Posted by simongbrown
on March 3, 2004 at 2:18 PM PST
I've been having lots of "fun" over the past days trying to figure out how to get JSP pages to properly display international characters ... now it seems to be working.
I've been having lots of "fun" over the past days trying to figure out how to get JSP pages to properly display international characters. I've tried HTTP meta tags, JSP page encodings and seemed to be getting nowhere. If I have understood all the reading that I've done, then there are a couple of things that you should do to tell the web browser that you wish to display international (e.g. Japanese) characters.
- Specify the content type and character set from within your JSP.
<%@ page contentType="text/html; charset=UTF-8" %>
- Use a HTTP meta tag as a hint to the browser (I don't think this is essential, but it all helps).
<meta http-equiv="Content-Type" content="text/html; charset=UTF-8" />
After trying this and seeing that it worked for most people, I was kind of confused to see that my pages still displayed international characters as junk. I checked and double-checked all my headers, flushed my browser caches and even tried it on different browsers (IE and Safari on Mac). Still no joy. In fact, looking at the character encoding of the page under IE revealed that the encoding was still Latin1.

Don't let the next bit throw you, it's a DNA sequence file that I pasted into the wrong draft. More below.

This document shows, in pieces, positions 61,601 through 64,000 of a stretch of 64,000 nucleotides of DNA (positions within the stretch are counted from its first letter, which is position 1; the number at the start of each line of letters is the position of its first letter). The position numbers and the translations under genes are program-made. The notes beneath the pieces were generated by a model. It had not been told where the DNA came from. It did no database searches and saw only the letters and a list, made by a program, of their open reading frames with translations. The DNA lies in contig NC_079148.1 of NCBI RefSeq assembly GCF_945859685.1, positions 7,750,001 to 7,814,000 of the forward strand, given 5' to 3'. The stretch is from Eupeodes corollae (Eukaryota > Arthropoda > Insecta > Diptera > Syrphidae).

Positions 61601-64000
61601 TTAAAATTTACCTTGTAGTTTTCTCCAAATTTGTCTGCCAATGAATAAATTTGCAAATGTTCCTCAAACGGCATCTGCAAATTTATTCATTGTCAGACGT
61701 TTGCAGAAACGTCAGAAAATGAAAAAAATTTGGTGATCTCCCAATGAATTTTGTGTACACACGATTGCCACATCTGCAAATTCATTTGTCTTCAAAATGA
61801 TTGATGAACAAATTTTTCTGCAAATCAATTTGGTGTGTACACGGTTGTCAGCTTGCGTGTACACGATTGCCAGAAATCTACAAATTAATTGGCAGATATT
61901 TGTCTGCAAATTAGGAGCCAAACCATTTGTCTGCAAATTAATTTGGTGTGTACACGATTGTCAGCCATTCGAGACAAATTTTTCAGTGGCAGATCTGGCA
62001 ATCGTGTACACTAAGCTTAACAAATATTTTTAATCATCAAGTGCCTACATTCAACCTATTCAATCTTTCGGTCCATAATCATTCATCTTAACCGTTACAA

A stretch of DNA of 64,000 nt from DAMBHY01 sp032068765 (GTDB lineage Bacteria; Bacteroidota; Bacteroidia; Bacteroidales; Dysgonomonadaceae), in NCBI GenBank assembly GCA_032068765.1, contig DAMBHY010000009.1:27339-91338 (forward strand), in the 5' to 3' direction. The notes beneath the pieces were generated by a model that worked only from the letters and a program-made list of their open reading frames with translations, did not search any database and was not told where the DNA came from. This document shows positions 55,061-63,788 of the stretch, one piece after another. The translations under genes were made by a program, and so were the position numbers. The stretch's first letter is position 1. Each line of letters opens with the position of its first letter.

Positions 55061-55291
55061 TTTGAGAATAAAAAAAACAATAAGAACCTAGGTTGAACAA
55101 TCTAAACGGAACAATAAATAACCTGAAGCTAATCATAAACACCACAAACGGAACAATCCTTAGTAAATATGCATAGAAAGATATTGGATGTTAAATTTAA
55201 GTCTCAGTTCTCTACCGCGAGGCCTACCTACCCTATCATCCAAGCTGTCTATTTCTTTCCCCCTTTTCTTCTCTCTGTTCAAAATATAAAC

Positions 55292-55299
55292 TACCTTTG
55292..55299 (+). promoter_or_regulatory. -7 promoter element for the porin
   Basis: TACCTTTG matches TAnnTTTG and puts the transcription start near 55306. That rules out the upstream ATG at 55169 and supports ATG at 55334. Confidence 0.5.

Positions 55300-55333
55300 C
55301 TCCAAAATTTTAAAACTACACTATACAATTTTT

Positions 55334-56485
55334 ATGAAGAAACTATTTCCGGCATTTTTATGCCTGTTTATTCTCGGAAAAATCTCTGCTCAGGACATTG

After scanning around for anything else that looked remotely locale oriented, I realised that I was using the JSTL
<fmt:setLocale> tag to set a default locale to be used within the
<fmt:formatDate> tags. Changing the value of the locale passed through to this would change the actual character encoding of the web page. However, still the characters showed as junk, albeit different junk!
A quick scan through the JSTL specification for the tag revealed the answer (or at least what seems to be the answer).
As a result of using this action, browser-based locale setting capabilities are disabled.
I downloaded the code for the JSTL tags and using this tag does in fact set the locale of the response, which appears to take precedence over the above charset settings. Commenting this tag out fixed all the problems. Except one ... now my dates were all formatted according to the default locale of the JVM and the JSTL
<fmt:formatDate> tag doesn't allow you to specify a locale purely for formatting purposes. Thankfully, you can set a default locale to be used in the formatting actions with the following code that uses the
Config.set(request, Config.FMT_LOCALE, someLocale);
Now there was just one last thing - submitting information via a HTML form. Most browsers don't appear to send back a charset in the request that corresponds to the encoding that was used to format the page. In this case, the request character encoding defaults to ISO-8859-1 meaning that there's potentially a mismatch between form data being sent (in UTF-8) and information retrieved from the request (in ISO-8859-1) using the
getParameter() method on the
HttpServletRequest class. To fix this, all you need to do is explicitly set the character encoding of the request before accessing data.
Is this the total solution to displaying international characters in JSP? I hope so but I need to test this on other platforms and JSP containers. Hopefully I will read this blog entry next week and everything will still be correct.